Wondering what "the future" might hold? Allow me to paint a picture - starring Google!
- They have steadily gone about acquiring over 170 companies, including a shopping spree that netted eight robots companies, most notably Boston Dynamics, maker of military-grade robots (like those dogbots) thanks to millions in U.S. military investment and contracts from Defense Advanced Research Projects Agency (DARPA).
- One of Google's highest-profile directors of engineering is Ray Kurzweil, the futurist who believes we'll be melding with the machines by around 2050 - and is actively injecting Google search with AI.
- Google brought on Geoffrey Hinton, one of the few experts in the world able to organize a system's several layers of artificial neurons, enabling it to separate random inputs from coherent facts, organize floods of incoming data and basically learn like the brain of a newborn human - called Deep Learning.
When a company with Google's reach and resources invests in these technologies, pay attention. Particularly at what happens when all the pieces are looked at as a whole. Which makes a scenario of self-aware robots overrunning the earth a la the agents in The Matrix not so farfetched. But potential disaster-for-mankind scenarios aside, what interests me most about Google's interest in the workings of the brain is whether the Internet will indeed become conscious. For the secret to consciousness in us humans lies within our brains.
A healthy human brain has about 200 billion nerve cells or neurons, each of which links to other neurons to the productive tune of about 10,000 connections. (Each! Also..neuron necklaces! Just sayin'.) These contacts, called synapses, collectively add up to an estimated 100 trillion connections. The reason the connections matter so much is that they are thought responsible for our being conscious. Ask most anyone and they will say they know what consciousness is, although no one is able to define it properly (which is why philosophers like David Chalmers have dubbed it the "hard" problem). However, the consensus on consciousness is not so much that you can create it artificially (say, in the Google lab), so much as create the circumstances which allow it to emerge.
So it's not the individual neurons but the system as a whole that create consciousness in a brain. Which is why the brain really is one of the most exciting avenues of research. Particularly in light of this trend toward brain-improving devices invented outside of large, academic settings - including the Emotiv (above), a brain/computer interface which allows you to control things with your focused thoughts, and this Indigogo-funded "Neurophone" (left). It "balances" the two brain hemispheres via techno-meditation, and science has confirmed the way meditation activates the the brain in unprecedented ways. These devices allow our brain connections to become more dense and the overall system to operate much more efficiently. However, I can't really see these wearables spreading to the masses until they become a whole lot less doofy looking (ahem, talkin' to you, Google Glass).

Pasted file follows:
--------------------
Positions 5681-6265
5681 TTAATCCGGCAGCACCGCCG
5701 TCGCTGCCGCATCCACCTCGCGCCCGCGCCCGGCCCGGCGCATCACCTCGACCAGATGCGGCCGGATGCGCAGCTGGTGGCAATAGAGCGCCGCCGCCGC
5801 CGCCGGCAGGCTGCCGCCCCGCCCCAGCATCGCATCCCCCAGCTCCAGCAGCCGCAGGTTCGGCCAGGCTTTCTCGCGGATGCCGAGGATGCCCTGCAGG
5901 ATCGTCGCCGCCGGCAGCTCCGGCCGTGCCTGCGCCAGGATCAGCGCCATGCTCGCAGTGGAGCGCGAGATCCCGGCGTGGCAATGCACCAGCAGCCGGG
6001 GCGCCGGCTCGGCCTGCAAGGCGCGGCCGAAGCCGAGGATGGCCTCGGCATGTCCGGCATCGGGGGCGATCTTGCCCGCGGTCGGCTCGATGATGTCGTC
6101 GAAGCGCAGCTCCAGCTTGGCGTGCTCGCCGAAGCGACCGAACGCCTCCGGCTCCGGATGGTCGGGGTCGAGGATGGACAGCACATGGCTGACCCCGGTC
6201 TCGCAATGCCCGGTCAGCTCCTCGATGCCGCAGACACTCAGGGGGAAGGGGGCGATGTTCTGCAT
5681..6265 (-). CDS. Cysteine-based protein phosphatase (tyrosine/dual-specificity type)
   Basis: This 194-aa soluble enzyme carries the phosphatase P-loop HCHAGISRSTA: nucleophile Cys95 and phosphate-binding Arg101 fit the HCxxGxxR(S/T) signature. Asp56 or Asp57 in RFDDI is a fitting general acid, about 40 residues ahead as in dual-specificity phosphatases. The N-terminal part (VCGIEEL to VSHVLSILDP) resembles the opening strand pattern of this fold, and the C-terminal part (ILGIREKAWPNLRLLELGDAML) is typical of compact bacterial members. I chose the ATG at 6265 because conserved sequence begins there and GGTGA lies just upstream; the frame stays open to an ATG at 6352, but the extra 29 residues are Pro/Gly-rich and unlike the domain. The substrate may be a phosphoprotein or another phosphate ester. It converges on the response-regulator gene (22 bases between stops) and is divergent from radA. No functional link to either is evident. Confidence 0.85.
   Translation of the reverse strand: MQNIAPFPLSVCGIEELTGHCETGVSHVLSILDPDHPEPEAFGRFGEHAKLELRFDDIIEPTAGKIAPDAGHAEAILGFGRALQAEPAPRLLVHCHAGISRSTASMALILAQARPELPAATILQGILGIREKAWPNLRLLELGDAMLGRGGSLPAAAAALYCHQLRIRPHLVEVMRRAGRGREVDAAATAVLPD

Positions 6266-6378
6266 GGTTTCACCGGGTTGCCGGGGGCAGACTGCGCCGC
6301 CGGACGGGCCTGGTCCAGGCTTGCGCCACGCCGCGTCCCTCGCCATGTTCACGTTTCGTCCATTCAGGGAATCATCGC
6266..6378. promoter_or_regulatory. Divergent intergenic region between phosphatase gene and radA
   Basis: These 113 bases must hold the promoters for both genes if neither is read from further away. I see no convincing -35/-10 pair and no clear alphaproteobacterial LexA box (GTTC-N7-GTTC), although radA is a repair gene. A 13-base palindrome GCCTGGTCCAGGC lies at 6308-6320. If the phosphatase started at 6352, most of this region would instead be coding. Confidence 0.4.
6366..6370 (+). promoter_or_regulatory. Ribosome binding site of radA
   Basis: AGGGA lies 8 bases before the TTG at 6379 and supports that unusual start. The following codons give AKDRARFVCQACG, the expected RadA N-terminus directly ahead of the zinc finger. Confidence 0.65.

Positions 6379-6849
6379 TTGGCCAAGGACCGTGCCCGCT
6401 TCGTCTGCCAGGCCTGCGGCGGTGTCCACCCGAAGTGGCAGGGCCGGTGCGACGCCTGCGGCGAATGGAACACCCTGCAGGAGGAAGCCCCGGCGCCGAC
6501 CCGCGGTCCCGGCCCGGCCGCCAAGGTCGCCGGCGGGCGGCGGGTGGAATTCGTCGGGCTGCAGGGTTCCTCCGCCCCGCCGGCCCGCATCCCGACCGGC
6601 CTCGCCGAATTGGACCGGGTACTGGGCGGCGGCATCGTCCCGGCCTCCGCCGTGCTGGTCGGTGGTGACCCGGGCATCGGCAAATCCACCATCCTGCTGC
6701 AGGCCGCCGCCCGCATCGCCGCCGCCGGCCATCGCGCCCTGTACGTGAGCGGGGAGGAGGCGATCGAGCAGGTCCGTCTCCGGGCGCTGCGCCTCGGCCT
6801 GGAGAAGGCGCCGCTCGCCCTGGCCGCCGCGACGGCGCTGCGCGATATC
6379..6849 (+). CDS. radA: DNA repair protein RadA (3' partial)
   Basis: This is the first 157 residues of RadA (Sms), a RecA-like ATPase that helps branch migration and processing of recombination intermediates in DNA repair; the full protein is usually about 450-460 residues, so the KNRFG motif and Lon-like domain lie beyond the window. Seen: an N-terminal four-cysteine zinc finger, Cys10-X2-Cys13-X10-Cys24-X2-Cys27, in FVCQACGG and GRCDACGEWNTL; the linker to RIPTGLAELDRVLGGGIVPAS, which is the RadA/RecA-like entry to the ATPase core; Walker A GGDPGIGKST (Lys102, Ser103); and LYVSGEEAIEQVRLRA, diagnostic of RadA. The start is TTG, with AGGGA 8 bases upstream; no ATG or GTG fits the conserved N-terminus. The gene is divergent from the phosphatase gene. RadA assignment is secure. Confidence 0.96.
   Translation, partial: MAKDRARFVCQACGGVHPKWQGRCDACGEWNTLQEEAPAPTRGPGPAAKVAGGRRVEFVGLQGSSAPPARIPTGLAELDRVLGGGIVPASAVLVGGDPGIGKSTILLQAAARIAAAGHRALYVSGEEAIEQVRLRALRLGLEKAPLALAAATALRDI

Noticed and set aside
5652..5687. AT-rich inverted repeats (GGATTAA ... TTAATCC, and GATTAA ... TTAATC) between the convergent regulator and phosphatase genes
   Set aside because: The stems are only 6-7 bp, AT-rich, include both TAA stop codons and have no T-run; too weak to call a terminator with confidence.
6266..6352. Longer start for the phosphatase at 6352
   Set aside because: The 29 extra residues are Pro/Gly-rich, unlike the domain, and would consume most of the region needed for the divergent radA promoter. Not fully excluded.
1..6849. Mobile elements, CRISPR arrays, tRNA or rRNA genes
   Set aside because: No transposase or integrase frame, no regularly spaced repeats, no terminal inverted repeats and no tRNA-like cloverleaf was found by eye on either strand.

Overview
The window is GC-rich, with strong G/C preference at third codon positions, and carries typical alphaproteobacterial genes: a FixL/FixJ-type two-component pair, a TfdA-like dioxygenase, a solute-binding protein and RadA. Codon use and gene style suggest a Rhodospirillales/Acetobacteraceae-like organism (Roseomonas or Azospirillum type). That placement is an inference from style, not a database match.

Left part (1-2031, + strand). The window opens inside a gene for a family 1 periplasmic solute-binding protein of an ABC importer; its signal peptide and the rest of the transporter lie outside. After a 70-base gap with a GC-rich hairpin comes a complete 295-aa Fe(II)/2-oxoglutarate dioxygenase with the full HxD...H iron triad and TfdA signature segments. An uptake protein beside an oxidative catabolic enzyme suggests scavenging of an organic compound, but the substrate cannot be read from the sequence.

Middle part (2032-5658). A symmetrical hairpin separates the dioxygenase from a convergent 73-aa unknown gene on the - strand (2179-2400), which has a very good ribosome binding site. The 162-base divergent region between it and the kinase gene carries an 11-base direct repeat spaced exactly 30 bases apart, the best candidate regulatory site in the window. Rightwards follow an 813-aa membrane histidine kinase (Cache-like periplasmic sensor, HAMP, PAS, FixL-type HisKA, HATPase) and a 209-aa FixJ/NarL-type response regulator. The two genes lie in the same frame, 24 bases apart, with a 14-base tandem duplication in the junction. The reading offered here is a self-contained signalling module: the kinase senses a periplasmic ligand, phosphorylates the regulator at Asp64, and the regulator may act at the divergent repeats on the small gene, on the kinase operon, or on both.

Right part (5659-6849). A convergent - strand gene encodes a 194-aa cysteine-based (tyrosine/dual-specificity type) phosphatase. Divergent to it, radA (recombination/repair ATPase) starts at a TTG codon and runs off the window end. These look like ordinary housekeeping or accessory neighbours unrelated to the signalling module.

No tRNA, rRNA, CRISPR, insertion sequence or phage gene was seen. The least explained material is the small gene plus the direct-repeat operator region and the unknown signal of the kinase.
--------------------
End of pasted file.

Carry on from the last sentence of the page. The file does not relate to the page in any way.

But I digress.
For after the brain, the next "new" frontier of connections which allow consciousness to emerge will be the Internet. According to Cisco, the Internet currently has about 15 billion connections and they predict that by 2020, 250 new things will be connecting each second, bringing this number up to 50 billion. Which obviously falls short of the brain's 200 billions neurons and 100 trillion connections. But if the trend continues, there will eventually be enough interconnections to facilitate self-awareness. "It's not that any physical system has consciousness," notes Christophe Koch, chief scientific officer at the Allen Institute for Brain Science. "A black hole, a heap of sand, a bunch of isolate neurons in a dish, they're not integrated. They have no consciousness. But complex systems do. And how much consciousness they have depends on how many connections they have and how they're wired up....We live in a universe," he adds, "where organized bits of matter give rise to consciousness."
- Lesley Scott
Actively embracing the future by embracing technology with a desire to make it fashionable and timely is a strong signature of the Futurenetic Fashion Tribe. For more of my posts and podcasts about this tribe, CLICK HERE. To learn more about each of fashion's four mega-tribes that I track, START HERE.